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April 25, 2000 | SOREN BAKER
** CYPRESS HILL "Skull & Bones" Columbia On its fifth full-length studio album (in stores today), the Los Angeles quartet abandons its trailblazing ways in favor of a safer, more predictable approach. There's nothing wrong with attempting to fit in with contemporary sounds, but Cypress Hill's new direction pales next to its normally abrasive, raucous sonic and lyrical agenda.
February 25, 1996 | Steve Hochman
CYPRESS STILL: With Cypress Hill coming to town for a Universal Amphitheatre show next Sunday, word was coming in from the road that the hemped-up hip-hop trio was splitting. In fact, reports from some shows were that the group had already broken up in everything but name, as rapper B Real was the only member actually performing. Not true, says Cypress Hill manager Happy Walters.
March 22, 1992 | DENNIS HUNT
"Man, this joint ain't nothin'," says a chuckling B-Real of the rap trio Cypress Hill, taking a deep drag from his marijuana cigarette. "Bob Marley and Peter Tosh and those reggae singers--they had joints that make this look like a toothpick." Sitting in a Century City office with his feet up on the table, B-Real, 22, does nothing to hide his pot-smoking. Not only does Cypress Hill brazenly smoke pot on stage (never encountering arrest), the group also calls for its legalization.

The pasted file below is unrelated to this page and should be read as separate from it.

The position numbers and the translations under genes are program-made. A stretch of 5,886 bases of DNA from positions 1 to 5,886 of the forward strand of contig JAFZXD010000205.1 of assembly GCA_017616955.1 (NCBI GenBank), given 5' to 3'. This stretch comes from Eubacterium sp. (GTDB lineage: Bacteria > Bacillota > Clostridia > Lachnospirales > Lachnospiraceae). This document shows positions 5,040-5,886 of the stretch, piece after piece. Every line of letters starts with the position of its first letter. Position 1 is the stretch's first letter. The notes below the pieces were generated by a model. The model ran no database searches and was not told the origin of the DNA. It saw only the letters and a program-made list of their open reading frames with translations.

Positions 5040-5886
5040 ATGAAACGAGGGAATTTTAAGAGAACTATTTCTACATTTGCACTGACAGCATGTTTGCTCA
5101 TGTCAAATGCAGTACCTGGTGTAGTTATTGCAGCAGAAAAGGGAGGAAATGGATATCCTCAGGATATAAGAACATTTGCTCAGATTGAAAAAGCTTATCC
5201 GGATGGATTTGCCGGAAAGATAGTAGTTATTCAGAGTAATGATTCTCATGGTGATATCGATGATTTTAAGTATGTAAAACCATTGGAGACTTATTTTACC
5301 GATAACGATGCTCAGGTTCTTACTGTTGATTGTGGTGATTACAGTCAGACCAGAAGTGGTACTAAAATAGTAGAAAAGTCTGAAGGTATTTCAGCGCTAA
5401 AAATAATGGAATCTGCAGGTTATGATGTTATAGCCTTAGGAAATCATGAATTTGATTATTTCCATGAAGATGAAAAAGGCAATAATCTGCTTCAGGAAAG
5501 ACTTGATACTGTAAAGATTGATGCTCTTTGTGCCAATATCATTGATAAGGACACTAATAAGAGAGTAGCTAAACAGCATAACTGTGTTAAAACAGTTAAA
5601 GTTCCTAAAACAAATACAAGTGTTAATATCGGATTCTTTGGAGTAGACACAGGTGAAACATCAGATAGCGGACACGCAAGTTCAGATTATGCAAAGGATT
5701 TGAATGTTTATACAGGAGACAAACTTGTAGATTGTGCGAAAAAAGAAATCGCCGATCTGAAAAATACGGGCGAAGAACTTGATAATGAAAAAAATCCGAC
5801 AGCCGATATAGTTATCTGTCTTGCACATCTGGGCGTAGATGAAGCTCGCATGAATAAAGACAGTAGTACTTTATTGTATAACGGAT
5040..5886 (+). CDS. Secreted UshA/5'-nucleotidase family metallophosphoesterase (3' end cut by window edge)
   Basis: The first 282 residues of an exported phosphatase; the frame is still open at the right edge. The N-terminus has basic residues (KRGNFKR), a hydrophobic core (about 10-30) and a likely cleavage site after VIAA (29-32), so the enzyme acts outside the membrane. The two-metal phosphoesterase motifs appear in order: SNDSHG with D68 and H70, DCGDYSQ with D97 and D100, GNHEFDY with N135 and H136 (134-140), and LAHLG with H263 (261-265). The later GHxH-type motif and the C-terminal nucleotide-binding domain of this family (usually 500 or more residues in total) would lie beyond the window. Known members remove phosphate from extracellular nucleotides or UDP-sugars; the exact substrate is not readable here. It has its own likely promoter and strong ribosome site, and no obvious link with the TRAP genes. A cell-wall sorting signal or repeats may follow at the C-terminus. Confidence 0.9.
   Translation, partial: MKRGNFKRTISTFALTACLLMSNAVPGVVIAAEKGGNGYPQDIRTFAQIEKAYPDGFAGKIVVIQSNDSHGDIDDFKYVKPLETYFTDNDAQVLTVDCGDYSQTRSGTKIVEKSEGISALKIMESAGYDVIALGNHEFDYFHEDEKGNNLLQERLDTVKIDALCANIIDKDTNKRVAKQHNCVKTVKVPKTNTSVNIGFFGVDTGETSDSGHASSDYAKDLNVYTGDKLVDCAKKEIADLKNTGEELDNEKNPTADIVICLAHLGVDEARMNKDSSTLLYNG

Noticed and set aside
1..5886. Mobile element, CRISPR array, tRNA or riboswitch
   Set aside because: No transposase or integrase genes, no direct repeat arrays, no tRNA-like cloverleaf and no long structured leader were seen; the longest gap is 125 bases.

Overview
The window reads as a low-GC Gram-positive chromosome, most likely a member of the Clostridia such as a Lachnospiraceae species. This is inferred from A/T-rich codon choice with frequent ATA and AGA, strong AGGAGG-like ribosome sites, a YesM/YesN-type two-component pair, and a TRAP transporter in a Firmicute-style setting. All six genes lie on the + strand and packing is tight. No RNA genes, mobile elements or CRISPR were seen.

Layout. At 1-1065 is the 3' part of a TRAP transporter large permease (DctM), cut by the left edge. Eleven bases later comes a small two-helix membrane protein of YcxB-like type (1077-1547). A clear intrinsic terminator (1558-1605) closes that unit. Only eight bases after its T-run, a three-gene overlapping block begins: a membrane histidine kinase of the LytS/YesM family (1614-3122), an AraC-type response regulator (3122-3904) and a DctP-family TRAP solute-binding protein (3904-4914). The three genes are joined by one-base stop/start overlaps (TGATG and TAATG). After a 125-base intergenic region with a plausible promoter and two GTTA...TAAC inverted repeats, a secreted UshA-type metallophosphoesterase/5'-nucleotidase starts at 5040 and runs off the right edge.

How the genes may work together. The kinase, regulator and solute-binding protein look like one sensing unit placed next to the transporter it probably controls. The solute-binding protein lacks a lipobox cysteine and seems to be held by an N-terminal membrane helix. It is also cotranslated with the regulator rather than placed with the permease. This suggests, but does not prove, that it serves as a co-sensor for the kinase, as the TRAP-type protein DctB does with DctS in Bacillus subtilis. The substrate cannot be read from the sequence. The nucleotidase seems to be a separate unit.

"Don't put too much stress on that Irish thing," cautioned Danny (Danny Boy) O'Connor of the Irish-American rap group House of Pain. "It's hip to be the first Irish rap act. People pay attention to you." That attention has translated into record sales. The group's debut album, "House of Pain," featuring its Top 10 single, "Jump Around," is in the pop Top 15. House of Pain's Irish "thing" has been hyped heavily.
April 25, 1998 | BRETT JOHNSON
The minimal beats on the Goodie MOb's 1995 debut, "Soul Food," supported thought-provoking lyrics inflected with premillennial dread, black love and spirituality. But the naughty girl party raps of Li'l Kim and Foxy Brown, as well as Mafioso posturing of male counterparts too many to name ruled the airwaves then, overshadowing this Atlanta-based quartet's uplifting messages. "Still Standing" marks its revisited attempts at brothers' keeper hip-hop.
October 22, 1995 | Cheo H. Coker
CYPRESS HILL, "Cypress Hill III (Temple of Boom)"; Ruffhouse/Sony (*** 1/2) Other groups may catch the political heat, but Cypress Hill is every bit as gangsta as its hard-core brethren--and just as funky. "III" finds the South Gate trio the same as they ever were: hooked on B-Real and Sen-Dog's tales of gunfights, reputation tests and potent marijuana, their sound smoothed out with DJ Muggs' engaging mix of horn bleats, eerie synthesizer squeals and snapping drum kicks.
July 24, 1990 | From Associated Press
Harold (Red) Grange, football's legendary Galloping Ghost, has been found to have Parkinson's disease but should be home from an extended-care facility in a few weeks, his wife said. "He won't be going dancing," said Muggs Grange, his wife of more than 49 years, "but he's going to outlive all of us." The 87-year-old Grange, one of the 17 charter members in the Pro Football Hall of Fame, went in for a checkup last month at Lake Wales Hospital and was hospitalized briefly, Mrs. Grange said.
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